The questions should be, “What are the needs of the organization? What would best leverage us to fulfill our mission more effectively? Where are the gaps?” By starting with these questions, volunteers are truly helping the organization in a meaningful way; in the end, that is what I believe is most important to volunteers—that their service is actually really benefiting the organization they are serving.
A strong culture among volunteers seems to be essential to LIFT’s model, how do you build and maintain that culture? Has LIFT’s approach to building culture changed over time?
A strong volunteer culture has been the backbone of LIFT since it was founded by college students over a decade ago. Over the years we have learned that adding in layers of support, accountability and direction has allowed volunteers to thrive even more.
We treat volunteers like clients—offering transformative service opportunities for volunteers is part of LIFT’s theory of change and we are intentional about that. We hire outstanding “people-person” Site Coordinators who work effectively with volunteers. We email volunteers when we are notified of a “client success.” We set clear and high expectations so volunteers feel challenged and accountable; and we focus on creating a friendly, loose office environment where individuality is valued and celebrated.
What is the strongest motivator for volunteers to join and continue with LIFT?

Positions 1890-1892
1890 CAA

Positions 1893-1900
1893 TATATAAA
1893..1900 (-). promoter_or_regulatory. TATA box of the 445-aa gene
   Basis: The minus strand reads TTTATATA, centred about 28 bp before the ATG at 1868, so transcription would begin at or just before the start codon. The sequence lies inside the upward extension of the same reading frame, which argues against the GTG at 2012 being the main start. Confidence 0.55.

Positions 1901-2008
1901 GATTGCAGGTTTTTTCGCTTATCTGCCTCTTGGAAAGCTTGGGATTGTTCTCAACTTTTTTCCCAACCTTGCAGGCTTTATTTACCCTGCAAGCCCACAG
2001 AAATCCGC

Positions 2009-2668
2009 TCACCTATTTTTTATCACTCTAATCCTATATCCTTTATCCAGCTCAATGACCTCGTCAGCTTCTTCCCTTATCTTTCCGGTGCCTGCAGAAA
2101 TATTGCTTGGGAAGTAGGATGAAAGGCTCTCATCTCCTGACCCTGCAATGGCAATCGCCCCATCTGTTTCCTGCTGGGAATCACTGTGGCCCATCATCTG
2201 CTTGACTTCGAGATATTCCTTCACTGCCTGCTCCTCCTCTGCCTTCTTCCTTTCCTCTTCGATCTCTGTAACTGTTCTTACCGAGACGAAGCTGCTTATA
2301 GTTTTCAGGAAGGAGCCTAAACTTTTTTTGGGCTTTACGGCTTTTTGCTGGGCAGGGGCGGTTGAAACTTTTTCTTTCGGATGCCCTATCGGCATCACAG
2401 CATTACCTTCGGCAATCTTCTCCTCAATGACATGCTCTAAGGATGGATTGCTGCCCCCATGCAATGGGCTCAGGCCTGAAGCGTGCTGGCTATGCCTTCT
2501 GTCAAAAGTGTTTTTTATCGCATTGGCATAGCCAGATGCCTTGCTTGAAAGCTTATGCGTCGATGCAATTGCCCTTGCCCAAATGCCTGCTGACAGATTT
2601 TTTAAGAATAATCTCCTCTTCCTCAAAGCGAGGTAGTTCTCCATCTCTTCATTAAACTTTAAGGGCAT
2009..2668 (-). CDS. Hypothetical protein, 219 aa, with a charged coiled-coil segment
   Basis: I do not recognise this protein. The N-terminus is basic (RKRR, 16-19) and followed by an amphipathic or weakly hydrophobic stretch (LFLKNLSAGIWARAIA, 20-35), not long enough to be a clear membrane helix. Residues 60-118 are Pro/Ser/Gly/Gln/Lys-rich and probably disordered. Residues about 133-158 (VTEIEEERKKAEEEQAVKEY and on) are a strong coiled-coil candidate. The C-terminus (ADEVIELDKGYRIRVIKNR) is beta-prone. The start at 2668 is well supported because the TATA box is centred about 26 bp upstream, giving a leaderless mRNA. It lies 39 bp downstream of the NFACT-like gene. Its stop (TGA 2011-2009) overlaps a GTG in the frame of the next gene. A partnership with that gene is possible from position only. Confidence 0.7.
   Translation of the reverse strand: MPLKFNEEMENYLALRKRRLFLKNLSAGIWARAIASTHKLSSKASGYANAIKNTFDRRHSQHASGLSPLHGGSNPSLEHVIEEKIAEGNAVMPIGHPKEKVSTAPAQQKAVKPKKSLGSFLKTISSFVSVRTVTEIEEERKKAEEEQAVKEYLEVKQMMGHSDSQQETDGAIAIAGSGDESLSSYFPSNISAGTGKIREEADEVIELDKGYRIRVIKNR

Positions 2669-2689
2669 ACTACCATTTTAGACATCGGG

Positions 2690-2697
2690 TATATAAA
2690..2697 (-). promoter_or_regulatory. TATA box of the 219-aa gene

The strongest motivator to join is interest in serving and connecting with the surrounding community. The strongest motivator to continue is seeing client success and feeling a part of bettering people’s lives. Additionally, ongoing professional development and leadership opportunities support high retention.
As Executive Director, does your approach to managing, supporting, and motivating volunteers differ from your approach with paid employees?
The approach is remarkably similar. We expect a lot from LIFT volunteers, hold them accountable and encourage professional growth. As such, volunteers feel valued and accountable. If a volunteer is repeatedly late to his/her shift and keeping clients waiting, and perhaps doesn’t attend the mandatory ongoing trainings, then we talk with that volunteer about the implications in a similar way we would address poor performance with staff members. Respectfully, in a timely manner, and in a way that places high quality client service as the ultimate priority.
When I interview Site Coordinators for the job one of the questions I ask is, “Do you ever think it might be appropriate to ask a volunteer to suspend their volunteer engagement with LIFT?” I’m always curious to see what candidates say. Some have the mindset of, “Well, they’re volunteers so any little bit helps.”
I disagree. If someone is going to commit to coming in to volunteer in a resource center and be available for people facing very serious and immediate needs, then the commitment needs to be there. Otherwise, what message are we sending to other volunteers and clients who are fully committed? And on the other side, we at LIFT owe it to our volunteers to be crystal clear up front about volunteer expectations and time commitment so there are no surprises. LIFT has found this structure and expectation-setting to foster a healthy and effective volunteer environment.
Feature photo: cc/Victor L. Antunez